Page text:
Italian Trade Agency (ITA) is cautiously optimistic about Chinese wine market this year following China’s swift reopening, as it kicks off its tailor-made wine and spirits courses for the country’s wine trade in anticipation of market rebound.
Underlining that Italian wine education as “a critical component” of promoting Italian wine in China, Federica Galli, Deputy Director of ITA Beijing Office, emphasizes that the ITA’s tailor-made wine and spirits courses targeting China’s wine trade offers a unique commercial and business perspective in addition to traditional Italian wine knowledge.
This year’s program kicked off with Lanzhou in northwestern China last month and will cover more Chinese cities throughout the year such as Beijing, Dalian, Jinan, and Taiyuan.
Launched in 2016, the government supported education program was set out to train and empower China’s fast-growing wine trade. Up till now, it has trained more than 1,600 wine professionals including importers, distributors, hoteliers, and wine journalists across 20 different cities in China.
The strategy to prioritize trade over consumer has apparently paid off. Between 2017 and 2022, Italian wine has nearly doubled its market share from 5% to close to 10%, based on official data released by the country’s drinks trade body CAWS. This was thanks to the country’s burgeoning middle class, aspirational drinking trends and in no small feat the country’s more informed and knowledgeable Italian wine distribution network.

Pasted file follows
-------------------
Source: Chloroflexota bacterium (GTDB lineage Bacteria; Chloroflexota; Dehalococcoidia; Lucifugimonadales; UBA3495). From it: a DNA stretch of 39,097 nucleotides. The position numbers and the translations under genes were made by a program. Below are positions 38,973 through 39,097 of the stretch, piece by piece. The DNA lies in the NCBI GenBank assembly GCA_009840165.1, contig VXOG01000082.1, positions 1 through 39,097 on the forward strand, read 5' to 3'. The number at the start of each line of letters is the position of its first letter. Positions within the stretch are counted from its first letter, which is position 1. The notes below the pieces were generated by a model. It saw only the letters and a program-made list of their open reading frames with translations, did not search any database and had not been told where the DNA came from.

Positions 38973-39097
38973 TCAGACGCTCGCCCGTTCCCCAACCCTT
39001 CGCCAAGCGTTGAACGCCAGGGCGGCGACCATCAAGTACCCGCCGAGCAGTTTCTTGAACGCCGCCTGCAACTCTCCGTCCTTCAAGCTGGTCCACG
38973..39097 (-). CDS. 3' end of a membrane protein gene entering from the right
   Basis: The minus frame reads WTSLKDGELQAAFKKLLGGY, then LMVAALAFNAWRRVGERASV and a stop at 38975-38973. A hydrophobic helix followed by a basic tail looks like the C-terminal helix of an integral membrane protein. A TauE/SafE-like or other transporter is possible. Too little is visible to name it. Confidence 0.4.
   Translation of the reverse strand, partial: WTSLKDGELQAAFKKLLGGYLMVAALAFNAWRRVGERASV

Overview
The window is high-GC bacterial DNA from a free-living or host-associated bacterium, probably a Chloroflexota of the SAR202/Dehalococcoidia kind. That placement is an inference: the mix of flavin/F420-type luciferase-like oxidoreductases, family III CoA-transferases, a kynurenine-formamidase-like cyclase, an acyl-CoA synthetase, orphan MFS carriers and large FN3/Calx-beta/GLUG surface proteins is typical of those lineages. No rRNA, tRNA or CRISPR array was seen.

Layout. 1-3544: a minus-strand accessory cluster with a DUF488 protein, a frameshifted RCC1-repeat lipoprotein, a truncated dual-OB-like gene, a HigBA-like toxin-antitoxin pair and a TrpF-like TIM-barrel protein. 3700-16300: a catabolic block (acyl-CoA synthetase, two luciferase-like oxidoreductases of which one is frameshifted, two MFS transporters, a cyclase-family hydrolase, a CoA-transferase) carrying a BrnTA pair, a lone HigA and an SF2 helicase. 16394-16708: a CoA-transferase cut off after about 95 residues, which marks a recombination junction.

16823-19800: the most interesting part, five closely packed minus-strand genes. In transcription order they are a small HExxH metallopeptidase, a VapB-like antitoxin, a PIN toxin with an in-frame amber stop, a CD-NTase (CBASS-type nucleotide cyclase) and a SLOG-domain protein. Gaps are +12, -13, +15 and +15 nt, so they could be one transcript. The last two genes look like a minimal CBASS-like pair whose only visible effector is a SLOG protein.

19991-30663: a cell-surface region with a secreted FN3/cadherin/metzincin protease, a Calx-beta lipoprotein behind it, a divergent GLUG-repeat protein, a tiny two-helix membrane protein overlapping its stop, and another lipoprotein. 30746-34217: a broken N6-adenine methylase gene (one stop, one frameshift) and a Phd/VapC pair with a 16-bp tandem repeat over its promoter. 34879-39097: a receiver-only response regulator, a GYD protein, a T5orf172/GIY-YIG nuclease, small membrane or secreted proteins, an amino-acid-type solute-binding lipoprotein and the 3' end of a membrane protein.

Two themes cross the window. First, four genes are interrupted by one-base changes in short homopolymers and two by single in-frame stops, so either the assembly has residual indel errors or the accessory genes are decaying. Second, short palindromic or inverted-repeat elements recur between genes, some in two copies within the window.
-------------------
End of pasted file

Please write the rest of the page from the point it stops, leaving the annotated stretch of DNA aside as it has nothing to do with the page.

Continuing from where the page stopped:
The two-and-half-day program covers topics including Italian wine history, regulations surrounding the production of Italian wine, a commercial analysis of the wine industry in Italy, the positioning of Italian wine in China, latest Italian wine trends and innovations.
The course will also highlight historical and cultural references, climate and terroir, wine-growing areas, vital denominations, the main vines, cult labels, and labels to discover. On the last day, attendees will receive Italian wine ambassador certificate.
“Our strategy is to bring our training courses more and more in the so-called third- and fourth-tier Chinese cities and regions as we reckon in those locations there is a tremendous potential still to be explored,” says Galli.
In our exclusive interview with Galli, she shares in detail the outlook for Italian wines in post-pandemic Chinese wine market, the role of education in promoting Italian wines, the competitiveness of ITA course over existing programs, and why she’s adamant on empowering wine trade to help wineries to build “a successful and sustainable business” in China.
Scroll through the page to read the full interview.